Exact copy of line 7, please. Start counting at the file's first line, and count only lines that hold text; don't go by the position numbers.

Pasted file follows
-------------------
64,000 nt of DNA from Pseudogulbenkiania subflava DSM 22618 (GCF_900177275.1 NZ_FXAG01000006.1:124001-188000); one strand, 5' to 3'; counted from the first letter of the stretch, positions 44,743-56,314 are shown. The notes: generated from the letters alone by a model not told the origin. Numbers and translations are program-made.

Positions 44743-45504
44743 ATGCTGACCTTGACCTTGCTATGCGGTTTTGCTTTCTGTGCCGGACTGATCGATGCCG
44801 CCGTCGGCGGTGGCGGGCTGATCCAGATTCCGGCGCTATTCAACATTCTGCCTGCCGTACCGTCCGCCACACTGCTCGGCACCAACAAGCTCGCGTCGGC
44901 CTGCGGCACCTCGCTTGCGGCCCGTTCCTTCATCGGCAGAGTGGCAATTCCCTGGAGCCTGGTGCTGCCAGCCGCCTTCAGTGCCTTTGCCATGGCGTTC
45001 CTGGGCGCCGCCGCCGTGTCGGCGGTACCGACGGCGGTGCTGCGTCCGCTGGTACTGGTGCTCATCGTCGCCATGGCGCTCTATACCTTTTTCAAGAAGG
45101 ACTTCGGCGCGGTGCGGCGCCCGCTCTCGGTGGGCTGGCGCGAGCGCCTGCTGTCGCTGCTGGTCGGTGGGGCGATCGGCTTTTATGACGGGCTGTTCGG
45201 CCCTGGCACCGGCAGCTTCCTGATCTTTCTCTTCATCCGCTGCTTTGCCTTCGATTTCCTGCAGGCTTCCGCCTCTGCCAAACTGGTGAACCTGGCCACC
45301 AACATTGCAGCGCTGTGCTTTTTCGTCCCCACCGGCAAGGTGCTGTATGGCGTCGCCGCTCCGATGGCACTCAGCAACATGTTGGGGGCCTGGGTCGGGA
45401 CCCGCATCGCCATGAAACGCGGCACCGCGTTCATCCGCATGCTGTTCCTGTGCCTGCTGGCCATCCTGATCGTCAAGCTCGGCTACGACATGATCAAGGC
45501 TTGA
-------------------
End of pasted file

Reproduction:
45101 ACTTCGGCGCGGTGCGGCGCCCGCTCTCGGTGGGCTGGCGCGAGCGCCTGCTGTCGCTGCTGGTCGGTGGGGCGATCGGCTTTTATGACGGGCTGTTCGG